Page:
I joined Times Radio and talkRADIO on Monday to analyze the differing approaches of Donald Trump and Democratic Presidential nominee Joe Biden to violence, amid anti-racism marches and right-wing intervention across the US.
I look at the Trump campaign’s tactic of stoking the violence through statements and Trump’s Twitter barrages, summarized by his advisor Kellyanne Conway’s “The more chaos and anarchy and vandalism and violence reigns, the better it is” for her boss.
I compare that with the appeals of Biden, his Vice Presidential running mate Kamala Harris, marchers, and activists for dialogue and unity — captured in Biden’s “I condemn violence unequivocally” and the calls for justice and rights in last weekend’s March on Washington.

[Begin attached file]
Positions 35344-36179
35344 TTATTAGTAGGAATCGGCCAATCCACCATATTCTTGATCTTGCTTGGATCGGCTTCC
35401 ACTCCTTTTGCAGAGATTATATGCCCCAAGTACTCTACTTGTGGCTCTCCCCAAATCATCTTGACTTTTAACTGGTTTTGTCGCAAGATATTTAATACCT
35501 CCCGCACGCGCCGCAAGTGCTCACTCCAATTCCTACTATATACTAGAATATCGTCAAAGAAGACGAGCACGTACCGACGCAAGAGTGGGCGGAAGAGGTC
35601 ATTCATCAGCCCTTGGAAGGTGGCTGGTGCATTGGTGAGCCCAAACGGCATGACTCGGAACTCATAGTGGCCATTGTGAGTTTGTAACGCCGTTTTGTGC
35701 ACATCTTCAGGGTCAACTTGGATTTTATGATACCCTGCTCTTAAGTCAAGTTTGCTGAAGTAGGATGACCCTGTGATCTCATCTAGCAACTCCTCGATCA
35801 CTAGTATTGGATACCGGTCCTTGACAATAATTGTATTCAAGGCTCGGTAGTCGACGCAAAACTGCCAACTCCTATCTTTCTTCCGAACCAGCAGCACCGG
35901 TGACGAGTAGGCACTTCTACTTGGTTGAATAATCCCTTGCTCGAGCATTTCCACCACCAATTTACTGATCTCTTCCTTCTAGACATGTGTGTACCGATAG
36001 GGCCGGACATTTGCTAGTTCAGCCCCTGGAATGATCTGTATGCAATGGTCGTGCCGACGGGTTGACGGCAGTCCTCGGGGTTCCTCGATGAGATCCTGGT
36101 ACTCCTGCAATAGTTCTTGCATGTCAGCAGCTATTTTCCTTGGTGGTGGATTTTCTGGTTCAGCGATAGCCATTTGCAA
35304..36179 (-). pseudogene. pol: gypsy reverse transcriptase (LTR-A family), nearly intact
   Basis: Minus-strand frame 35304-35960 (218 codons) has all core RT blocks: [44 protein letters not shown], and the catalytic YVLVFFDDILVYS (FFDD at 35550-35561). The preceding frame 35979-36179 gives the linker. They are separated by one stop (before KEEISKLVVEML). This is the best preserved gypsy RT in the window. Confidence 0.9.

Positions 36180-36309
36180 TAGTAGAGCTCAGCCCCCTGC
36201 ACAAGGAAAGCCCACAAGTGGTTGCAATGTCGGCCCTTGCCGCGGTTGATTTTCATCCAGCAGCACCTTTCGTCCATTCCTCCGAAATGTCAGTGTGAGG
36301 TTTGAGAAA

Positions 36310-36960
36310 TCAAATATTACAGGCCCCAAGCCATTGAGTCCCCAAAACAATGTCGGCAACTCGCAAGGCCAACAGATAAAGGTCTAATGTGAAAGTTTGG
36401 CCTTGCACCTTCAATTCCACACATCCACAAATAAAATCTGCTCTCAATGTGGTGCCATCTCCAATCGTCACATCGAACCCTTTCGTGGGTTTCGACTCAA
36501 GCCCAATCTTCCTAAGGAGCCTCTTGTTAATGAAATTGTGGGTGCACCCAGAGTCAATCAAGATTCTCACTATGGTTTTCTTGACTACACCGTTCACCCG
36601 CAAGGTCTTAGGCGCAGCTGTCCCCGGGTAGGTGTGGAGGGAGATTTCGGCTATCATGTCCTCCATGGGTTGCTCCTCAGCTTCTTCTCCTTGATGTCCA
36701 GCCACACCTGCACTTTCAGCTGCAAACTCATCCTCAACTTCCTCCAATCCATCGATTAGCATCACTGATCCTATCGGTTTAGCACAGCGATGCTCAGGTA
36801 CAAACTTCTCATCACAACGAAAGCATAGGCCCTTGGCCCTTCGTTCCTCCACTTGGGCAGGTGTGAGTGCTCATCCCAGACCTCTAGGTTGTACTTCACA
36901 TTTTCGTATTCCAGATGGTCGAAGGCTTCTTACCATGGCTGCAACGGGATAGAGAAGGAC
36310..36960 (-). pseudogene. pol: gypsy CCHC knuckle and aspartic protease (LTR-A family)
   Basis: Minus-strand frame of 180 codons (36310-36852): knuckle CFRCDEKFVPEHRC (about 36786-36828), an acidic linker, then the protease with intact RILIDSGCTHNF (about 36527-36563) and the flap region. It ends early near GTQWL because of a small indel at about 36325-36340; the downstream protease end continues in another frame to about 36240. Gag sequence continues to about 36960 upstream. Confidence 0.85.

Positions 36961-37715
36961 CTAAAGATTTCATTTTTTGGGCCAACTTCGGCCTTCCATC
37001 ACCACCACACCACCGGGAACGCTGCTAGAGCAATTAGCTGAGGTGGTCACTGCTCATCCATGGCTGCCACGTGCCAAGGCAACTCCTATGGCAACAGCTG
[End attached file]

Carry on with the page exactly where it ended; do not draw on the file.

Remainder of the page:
Because of Coronavirus and the economic downturn, the Trump campaign is putting all its chips on this idea that Trump has to save America from a “culture war”.
It’s the politics of fear. Will it work? I don’t know — this is the most important choice for America in an election since 1945.
Did you notice over the weekend that 10,000s of people gathered on The Mall in Washington DC where they called for peaceful highlighting of the issues that were raised by Martin Luther King 57 years ago?
Which got more attention — that March on Washington or Portland and Trump’s tweets?